Servant Leadership and followership are two philosophies that today’s leaders use to work with soldiers day to day basis. Leaders cannot do it all alone, they need the help and input of the soldiers beneath them. Soldiers build and develop better with the help of others to share opinions and constructive criticism. Servant leadership coincides with followership on some level but can also be very different ideas.
A servant leader enjoys the idea of gathering ideas from other people when in a decision making process. The basis of servant leadership uses the army ethics and values to allow the development of soldiers and peers in a working environment. Servant leadership entails using all the army values. Importantly you have to show the respect of asking your soldiers what they may think about a given situation. Being involved with your soldiers grows unit cohesion. A good servant leader will use empathy to understand where a soldier is coming from with his or her ideas to see if they can be combined with his own. A servant leader has ten characteristics including healing, awareness, persuasion, conceptualization, foresight, stewardship, commitment to the growth of people, and building a community.
Followership is different is a way of thinking. Followship is the capacity and willingness to follow a leader. Depending on how well one can comprehend followership can determine whether an outcome is good or great. A great follower will offer ideas to a leader to enhance the experience of a situation. They build trust among peers next to them and leaders appointed over them. In the army a follower would be a team under a noncommissioned officer, there to provide support in varies tasks and provide ideas when asked for.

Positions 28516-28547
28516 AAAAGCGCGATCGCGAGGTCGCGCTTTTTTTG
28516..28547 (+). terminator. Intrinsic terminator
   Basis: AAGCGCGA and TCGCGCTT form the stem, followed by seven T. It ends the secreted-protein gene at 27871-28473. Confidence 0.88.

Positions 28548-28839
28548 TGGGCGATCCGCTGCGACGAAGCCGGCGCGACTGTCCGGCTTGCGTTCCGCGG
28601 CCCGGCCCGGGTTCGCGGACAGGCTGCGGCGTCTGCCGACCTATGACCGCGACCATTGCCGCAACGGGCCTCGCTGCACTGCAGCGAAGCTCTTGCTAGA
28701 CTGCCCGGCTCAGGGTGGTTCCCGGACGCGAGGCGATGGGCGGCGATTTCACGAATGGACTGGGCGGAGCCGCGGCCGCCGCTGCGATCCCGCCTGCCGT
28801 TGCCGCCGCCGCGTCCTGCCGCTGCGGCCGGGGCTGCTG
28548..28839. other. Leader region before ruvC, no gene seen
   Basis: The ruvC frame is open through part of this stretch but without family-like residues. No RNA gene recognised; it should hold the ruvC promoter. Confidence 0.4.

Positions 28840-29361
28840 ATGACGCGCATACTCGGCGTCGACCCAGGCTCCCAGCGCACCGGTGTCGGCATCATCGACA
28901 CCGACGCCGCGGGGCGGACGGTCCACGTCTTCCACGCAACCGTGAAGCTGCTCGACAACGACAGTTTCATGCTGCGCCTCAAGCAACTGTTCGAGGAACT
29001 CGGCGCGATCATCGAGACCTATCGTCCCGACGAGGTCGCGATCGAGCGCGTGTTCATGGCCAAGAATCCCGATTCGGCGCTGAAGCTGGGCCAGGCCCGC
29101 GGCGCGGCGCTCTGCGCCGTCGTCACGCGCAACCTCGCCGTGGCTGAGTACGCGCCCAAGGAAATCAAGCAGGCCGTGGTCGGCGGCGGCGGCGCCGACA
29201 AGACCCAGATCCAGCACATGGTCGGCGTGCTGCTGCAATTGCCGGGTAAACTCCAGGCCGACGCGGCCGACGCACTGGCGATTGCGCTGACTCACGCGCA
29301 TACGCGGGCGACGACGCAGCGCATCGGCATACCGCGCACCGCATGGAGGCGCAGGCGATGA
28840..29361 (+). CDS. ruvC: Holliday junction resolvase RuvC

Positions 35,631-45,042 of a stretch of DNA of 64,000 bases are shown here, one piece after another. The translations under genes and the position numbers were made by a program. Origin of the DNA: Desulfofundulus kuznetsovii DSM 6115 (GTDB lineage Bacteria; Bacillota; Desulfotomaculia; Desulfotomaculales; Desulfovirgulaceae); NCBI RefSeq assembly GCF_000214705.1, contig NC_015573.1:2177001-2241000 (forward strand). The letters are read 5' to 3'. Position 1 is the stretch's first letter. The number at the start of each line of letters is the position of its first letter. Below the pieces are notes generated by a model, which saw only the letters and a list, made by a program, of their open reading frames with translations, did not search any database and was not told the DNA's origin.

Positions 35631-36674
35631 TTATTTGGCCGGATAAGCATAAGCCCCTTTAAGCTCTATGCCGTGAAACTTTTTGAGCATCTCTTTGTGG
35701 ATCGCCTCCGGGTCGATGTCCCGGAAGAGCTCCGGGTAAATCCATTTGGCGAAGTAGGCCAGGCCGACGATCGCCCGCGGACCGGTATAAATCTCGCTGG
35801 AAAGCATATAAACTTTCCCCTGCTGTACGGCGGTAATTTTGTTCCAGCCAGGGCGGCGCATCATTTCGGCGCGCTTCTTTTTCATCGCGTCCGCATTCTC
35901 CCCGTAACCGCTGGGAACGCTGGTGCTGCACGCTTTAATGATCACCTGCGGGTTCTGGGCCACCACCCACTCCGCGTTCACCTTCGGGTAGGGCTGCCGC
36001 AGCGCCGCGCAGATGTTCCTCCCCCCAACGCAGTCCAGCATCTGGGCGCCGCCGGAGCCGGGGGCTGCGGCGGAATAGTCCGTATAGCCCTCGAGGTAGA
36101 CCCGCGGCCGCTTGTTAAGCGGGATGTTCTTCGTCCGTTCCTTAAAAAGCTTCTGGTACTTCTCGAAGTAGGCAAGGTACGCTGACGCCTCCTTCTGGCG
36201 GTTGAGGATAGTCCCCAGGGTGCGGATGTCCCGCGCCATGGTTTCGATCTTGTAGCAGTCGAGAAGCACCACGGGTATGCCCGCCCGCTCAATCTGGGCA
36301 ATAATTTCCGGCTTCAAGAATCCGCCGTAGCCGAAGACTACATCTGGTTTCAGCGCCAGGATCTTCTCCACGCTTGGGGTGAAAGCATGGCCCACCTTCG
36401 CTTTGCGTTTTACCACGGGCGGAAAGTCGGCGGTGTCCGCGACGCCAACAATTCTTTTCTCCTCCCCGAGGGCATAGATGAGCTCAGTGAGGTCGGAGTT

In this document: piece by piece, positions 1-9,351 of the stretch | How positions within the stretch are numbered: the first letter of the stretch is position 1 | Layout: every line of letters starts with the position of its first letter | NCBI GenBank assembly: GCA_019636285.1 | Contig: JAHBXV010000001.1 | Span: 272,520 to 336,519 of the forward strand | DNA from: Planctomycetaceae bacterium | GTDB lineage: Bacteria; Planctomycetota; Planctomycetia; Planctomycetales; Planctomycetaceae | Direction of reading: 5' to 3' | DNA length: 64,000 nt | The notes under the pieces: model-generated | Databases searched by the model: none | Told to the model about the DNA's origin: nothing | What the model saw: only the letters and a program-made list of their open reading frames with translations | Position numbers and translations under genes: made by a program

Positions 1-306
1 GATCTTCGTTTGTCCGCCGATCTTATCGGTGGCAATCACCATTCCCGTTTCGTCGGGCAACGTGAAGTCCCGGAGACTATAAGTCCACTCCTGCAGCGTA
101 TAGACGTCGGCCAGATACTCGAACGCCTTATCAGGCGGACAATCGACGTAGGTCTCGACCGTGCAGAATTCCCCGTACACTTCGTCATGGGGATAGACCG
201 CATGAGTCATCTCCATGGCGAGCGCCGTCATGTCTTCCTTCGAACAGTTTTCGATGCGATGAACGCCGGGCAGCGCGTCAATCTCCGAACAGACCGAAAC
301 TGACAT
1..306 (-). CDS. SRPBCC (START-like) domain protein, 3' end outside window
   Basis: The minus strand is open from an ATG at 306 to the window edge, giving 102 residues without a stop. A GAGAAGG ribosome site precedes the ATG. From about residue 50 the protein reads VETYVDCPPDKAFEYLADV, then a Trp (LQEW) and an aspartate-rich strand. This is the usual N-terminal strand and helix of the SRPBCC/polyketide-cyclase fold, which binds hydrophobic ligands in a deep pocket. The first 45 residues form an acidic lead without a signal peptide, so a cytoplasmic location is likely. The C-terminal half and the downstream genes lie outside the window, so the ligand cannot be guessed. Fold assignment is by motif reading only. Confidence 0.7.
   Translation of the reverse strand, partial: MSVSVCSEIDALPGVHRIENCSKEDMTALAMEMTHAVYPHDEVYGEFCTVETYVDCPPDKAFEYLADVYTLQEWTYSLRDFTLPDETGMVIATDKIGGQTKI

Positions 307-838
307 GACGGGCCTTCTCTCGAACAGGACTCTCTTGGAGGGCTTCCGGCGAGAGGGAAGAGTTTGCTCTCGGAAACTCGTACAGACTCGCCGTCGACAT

Servant leadership can go hand and hand with followership. Though different they do share some similarities. Both philosophies share the use of the army values. When either a servant leader or a follower you have to be loyal, respect, and do your duty to those above or below you. Both of these terms look at improving not only soldiers and interpersonal relationships but an organization and a whole. When everyone wants to lead in the army there would be no one to follow. When no one wants to follow, there would be no one to lead. There is no army in that. You cannot have just one or the other. They exist and feed off one another to develop cohesion and the greatest outcomes.
To conclude, Servant leadership coincides with followership on some level but can also be very different ideas. Servant leaders bring others in to make decisions before making one that is not ideal for everyone. Followers serve leaders in giving them opinions and ideas, offering help whenever it is needed. Both ideas use the army values and can be reflected off the leadership responsibility model. As a noncommissioned officer in today’s army I find it key to utilize these thought processes when working with your soldiers every day.
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